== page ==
What a difference a year makes!
Last December, the collapse of crude oil had me seriously spooked. I almost abandoned the energy sector entirely with my Best Stock for 2009 pick. Fortunately, I stuck with what I knew and went with what I dubbed "the ultimate hunker-down oil service stock" -- Core Laboratories (NYSE:CLB). This turned out to be one of the best picks of the bunch.
Given the market's stretched valuation, it will be tough to pull another near-double out of my jester's cap. Of course, that's not going to stop me from trying to repeat my prognostication feat.
Two familiar faces
As mentioned in my recent musing on the market's best energy stock, two of my favorite small cap shops in the space are Contango Oil & Gas (NYSEMKT:MCF) and ATP Oil & Gas (ATPG). Each follows a unique path to upstream profits, and I expect both companies to reward patient shareholders. Contango, which joins XTO Energy (XTO) and Southwestern Energy (NYSE:SWN) on the list of the past decade's 10 best stocks, already has.
I've decided to go with the stock that gets less respect, and also has a clearer catalyst in place to unlock value in 2010. That would be ATP.
If wildcatting gives you the willies, ATP Oil & Gas may be up your alley. The company has a focused program of buying proven, yet undeveloped, offshore fields and bringing them into production. That's exactly what ATP has done at its Gomez Hub and is in the process of achieving at its new Telemark Hub, both in the deepwater Gulf of Mexico.
We've seen the deepwater ding other small players, and even Devon Energy (NYSE:DVN) has recognized that it had gotten in too deep. Did ATP cruise through the commodity crack-up without a hitch? Hardly.
The funding requirements for ATP's Telemark Hub make the Avatar budget look like no biggie. The floating drilling and production platform alone cost over $600 million. ATP has also had Diamond Offshore (NYSE:DO) and other contractors drilling development wells for a pretty penny. These various costs crescendoed right around the time that credit markets were most dysfunctional. ATP's balance sheet became a real burden.
By bringing in General Electric (NYSE:GE) as an investor in one production platform, wringing concessions out of Diamond and other service companies, and raising some dilutive capital, ATP did make it through in one piece. That's a true testament to the quality of both the assets and the people at ATP.
I'm speaking in the past tense, as if nothing can go wrong from here. Several things can go awry from here, but ATP's shares are discounting more risk than is evident to me at this late stage of Telemark's development. We'll return to possible risks once we get a handle on this project's potential.
Telemark looks tantalizing
The Telemark assets, comprising the Mirage, Morgus, and Telemark fields, were purchased from Statoil (NYSE:STO) back in 2006. They are a game-changer for ATP.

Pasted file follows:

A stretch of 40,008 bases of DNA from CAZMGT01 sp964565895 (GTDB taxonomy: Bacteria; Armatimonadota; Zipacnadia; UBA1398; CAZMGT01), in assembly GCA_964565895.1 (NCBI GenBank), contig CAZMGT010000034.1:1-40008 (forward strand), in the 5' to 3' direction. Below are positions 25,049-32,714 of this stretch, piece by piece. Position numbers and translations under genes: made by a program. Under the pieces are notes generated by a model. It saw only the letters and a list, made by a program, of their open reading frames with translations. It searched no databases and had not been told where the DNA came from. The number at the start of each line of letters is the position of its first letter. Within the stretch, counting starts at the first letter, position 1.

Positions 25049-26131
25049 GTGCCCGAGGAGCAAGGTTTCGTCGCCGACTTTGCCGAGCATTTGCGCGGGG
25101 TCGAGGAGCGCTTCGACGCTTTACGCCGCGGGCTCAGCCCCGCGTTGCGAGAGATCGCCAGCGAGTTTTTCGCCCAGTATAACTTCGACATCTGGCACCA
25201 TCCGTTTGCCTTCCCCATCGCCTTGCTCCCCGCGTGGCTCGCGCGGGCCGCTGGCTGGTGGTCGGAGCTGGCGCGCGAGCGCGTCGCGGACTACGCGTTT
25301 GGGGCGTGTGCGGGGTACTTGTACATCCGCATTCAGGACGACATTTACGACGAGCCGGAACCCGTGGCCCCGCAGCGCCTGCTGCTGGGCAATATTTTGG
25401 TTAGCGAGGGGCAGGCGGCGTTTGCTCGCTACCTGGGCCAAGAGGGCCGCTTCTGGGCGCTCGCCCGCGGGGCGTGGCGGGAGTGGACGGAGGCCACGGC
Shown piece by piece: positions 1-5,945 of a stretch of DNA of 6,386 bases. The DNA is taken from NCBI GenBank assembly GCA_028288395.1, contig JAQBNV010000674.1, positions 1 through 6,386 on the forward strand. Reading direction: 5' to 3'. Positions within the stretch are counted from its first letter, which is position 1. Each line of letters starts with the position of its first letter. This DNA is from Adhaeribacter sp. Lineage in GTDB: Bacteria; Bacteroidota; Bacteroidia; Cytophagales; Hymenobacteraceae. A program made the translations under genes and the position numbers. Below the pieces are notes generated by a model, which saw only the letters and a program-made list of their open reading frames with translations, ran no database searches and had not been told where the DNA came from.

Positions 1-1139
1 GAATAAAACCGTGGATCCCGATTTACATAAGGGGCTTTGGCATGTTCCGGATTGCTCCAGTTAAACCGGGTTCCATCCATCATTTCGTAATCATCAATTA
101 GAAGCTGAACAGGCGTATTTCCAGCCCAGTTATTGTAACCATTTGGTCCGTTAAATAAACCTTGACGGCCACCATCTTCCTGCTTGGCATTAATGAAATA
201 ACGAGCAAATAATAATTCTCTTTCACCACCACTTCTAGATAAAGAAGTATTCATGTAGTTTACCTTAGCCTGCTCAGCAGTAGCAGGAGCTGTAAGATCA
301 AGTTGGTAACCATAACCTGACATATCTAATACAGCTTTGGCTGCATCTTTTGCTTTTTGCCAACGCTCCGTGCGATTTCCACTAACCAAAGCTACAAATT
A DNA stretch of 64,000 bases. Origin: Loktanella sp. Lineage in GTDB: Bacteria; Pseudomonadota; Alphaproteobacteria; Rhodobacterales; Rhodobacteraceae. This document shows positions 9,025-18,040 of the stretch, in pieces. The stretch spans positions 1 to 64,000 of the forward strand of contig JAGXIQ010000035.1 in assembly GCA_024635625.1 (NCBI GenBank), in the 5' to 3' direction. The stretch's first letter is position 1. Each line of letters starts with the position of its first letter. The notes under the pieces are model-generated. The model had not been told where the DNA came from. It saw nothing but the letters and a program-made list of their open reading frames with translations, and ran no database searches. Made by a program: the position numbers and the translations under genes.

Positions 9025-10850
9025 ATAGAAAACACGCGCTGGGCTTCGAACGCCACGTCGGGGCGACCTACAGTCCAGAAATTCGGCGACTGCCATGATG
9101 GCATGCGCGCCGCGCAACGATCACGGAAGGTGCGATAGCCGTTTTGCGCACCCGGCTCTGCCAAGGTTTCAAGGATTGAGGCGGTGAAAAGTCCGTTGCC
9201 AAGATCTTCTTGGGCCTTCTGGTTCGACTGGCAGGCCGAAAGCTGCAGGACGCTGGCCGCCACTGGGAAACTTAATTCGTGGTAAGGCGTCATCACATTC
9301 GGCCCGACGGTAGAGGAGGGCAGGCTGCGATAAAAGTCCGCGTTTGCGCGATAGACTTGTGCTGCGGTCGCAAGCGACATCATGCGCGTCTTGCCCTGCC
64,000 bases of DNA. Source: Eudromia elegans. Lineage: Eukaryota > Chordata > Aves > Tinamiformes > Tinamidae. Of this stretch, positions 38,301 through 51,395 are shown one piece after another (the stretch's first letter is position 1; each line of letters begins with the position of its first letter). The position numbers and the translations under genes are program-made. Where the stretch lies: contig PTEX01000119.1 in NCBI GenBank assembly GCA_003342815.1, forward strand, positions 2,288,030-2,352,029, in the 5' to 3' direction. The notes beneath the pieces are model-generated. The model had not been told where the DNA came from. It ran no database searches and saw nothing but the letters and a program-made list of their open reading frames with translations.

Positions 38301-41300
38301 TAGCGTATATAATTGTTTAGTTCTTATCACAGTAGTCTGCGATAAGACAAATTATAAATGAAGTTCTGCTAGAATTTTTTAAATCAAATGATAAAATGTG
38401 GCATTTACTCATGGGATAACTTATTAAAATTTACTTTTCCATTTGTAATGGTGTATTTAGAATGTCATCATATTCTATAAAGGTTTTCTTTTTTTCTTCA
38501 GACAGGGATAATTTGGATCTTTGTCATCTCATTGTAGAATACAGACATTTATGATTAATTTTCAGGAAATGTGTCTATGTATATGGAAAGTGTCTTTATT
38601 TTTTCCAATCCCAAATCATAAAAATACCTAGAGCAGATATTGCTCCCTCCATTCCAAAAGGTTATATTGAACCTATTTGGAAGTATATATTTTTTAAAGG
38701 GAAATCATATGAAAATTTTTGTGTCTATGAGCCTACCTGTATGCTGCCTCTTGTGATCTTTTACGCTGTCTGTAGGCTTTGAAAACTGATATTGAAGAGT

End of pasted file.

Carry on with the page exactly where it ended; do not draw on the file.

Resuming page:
In the third quarter, company-wide production came in at 1.4 million barrels of oil equivalent (boe), or a bit north of 15,000 boe per day. Back in March, ATP's President stated that the first Telemark well should produce over 10,000 boe per day. That's the largest of several well completions that we should see at the Telemark Hub by mid-2010. These wells alone should more than double ATP's third-quarter production rate.
As far as reserves upside, we got a taste in September with the drilling results at the Mirage #3 well. ATP encountered twice its pre-drill estimate of hydrocarbon "pay." With a new reserve report right around the corner, this is another potential catalyst for the stock. Of course, investors are far more fixated on ATP's cash flow relative to its significant financial obligations, so reserves definitely take a back seat to production growth.
This pick's not without risk
ATP has kept its head above water, but the firm still has over $1 billion of debt. Roughly equivalent to the firm's entire market cap, this is no trivial sum.
The firm's key challenge in 2010 is to generate enough cash to both cover its capital budget and take a meaningful chunk out of this debt balance. I don't think operations alone will cut it, because a fair bit of operating cash flow will be diverted to satisfy service companies' net profit interests at Telemark. ATP's cash could get tight without a successful monetization of the ATP Titan, the Telemark Hub's floating platform.
GE invested in half of the Gomez Hub's ATP Innovator at cost, and if they or another investor were to do the same with the Titan, that would bring in around $300 million pre-tax. I think ATP can pull this off, but it's not a sure thing.
Another risk is that the Telemark wells experience production problems, and require expensive sidetracks or recompletions. This could also cause ATP to face a crunch in 2010.
This is not a "set it and forget it" stock. ATP's unique situation demands attentive ownership.
Author's Disclosure: No positions in any company mentioned.